In his speech announcing the decision to leave the Paris climate agreement, President Trump stated the move was partly based on research that indicated the agreement would not reduce global temperatures quickly enough to have a significant impact. In his speech, he specifically stated that with full compliance, the reduction in temperature would be 0.2 degrees Celsius by the year 2100. This claim was attributed to research by an MIT research paper titled “How Much of a Difference will the Paris Agreement Make?” in White House documents that were seen by Reuters. The 0.2 degree Celsius figure also appears to come from 2014 research by the same researchers.
The original analysis in the 2014 paper was completed before the Paris agreement was finalized. It did not include all of the commitments and did not assume pledges would be continued beyond 2030. The figure in the 2016 study, which includes all of the pledges made by the nations in the agreement, shows an expected reduction in the increase between 0.6 and 1.1 degrees Celsius, which is between a 30 to 55% reduction of the 2.0 degrees Celsius increase that is considered a dangerous level of climate change.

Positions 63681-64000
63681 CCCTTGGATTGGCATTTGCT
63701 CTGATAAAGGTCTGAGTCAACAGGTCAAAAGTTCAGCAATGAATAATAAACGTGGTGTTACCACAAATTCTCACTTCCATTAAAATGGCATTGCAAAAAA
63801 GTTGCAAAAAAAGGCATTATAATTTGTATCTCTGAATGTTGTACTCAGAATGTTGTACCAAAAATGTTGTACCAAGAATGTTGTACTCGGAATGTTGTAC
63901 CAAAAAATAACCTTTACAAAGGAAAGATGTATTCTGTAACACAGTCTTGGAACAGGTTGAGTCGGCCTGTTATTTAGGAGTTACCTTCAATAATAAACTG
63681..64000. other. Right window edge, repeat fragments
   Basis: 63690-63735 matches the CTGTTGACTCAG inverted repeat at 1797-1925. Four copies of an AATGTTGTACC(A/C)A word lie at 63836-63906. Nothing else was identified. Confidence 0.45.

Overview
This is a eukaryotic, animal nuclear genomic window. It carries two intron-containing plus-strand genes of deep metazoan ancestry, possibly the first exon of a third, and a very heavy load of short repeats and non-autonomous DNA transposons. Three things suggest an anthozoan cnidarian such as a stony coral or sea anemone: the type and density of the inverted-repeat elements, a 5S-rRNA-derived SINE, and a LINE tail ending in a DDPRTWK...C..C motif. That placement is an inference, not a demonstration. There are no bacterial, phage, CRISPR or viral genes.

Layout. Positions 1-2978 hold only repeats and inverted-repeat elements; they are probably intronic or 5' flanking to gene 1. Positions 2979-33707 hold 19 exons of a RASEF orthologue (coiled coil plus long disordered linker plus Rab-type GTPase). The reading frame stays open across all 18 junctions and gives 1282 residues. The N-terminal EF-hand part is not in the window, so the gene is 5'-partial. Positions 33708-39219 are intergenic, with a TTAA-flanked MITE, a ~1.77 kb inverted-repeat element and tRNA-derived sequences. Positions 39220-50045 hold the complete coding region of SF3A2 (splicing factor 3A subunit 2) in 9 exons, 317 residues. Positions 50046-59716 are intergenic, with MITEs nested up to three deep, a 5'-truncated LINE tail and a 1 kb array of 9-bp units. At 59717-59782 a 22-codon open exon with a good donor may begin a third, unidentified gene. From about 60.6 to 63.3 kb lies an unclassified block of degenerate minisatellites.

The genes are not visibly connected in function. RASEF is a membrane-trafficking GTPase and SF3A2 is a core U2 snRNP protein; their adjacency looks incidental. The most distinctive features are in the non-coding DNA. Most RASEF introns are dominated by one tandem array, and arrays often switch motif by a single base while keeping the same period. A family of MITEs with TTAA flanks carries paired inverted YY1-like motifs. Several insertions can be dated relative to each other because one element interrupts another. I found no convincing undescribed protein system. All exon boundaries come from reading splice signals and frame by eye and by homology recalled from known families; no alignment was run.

Trump’s use of the research was defended by a senior administration official at a press briefing saying, "It's not just MIT. I think there is a consensus, not only in the environmental community, but elsewhere that the Paris agreement in and of itself will have a negligible impact on climate."